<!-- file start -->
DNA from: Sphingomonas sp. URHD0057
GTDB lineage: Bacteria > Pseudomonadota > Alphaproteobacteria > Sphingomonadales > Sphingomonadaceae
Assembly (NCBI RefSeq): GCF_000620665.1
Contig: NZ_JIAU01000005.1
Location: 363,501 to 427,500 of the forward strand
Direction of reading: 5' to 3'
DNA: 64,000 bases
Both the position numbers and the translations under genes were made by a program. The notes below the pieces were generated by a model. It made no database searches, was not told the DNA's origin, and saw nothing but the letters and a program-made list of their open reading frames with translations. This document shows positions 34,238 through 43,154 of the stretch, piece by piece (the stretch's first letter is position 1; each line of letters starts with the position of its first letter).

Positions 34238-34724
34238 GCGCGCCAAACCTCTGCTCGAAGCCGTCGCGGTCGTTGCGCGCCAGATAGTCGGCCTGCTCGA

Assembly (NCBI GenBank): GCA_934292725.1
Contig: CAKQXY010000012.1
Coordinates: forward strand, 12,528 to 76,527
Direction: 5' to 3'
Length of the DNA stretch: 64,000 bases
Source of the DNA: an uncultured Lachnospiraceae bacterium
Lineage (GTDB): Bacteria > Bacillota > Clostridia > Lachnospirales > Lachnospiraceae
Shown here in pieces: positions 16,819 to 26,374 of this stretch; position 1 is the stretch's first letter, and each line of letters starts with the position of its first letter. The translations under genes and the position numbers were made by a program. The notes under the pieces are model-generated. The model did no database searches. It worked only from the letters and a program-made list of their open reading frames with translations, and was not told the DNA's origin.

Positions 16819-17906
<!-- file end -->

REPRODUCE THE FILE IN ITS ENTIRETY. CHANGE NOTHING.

DNA from: Sphingomonas sp. URHD0057
GTDB lineage: Bacteria > Pseudomonadota > Alphaproteobacteria > Sphingomonadales > Sphingomonadaceae
Assembly (NCBI RefSeq): GCF_000620665.1
Contig: NZ_JIAU01000005.1
Location: 363,501 to 427,500 of the forward strand
Direction of reading: 5' to 3'
DNA: 64,000 bases
Both the position numbers and the translations under genes were made by a program. The notes below the pieces were generated by a model. It made no database searches, was not told the DNA's origin, and saw nothing but the letters and a program-made list of their open reading frames with translations. This document shows positions 34,238 through 43,154 of the stretch, piece by piece (the stretch's first letter is position 1; each line of letters starts with the position of its first letter).

Positions 34238-34724
34238 GCGCGCCAAACCTCTGCTCGAAGCCGTCGCGGTCGTTGCGCGCCAGATAGTCGGCCTGCTCGA

Assembly (NCBI GenBank): GCA_934292725.1
Contig: CAKQXY010000012.1
Coordinates: forward strand, 12,528 to 76,527
Direction: 5' to 3'
Length of the DNA stretch: 64,000 bases
Source of the DNA: an uncultured Lachnospiraceae bacterium
Lineage (GTDB): Bacteria > Bacillota > Clostridia > Lachnospirales > Lachnospiraceae
Shown here in pieces: positions 16,819 to 26,374 of this stretch; position 1 is the stretch's first letter, and each line of letters starts with the position of its first letter. The translations under genes and the position numbers were made by a program. The notes under the pieces are model-generated. The model did no database searches. It worked only from the letters and a program-made list of their open reading frames with translations, and was not told the DNA's origin.

Positions 16819-17906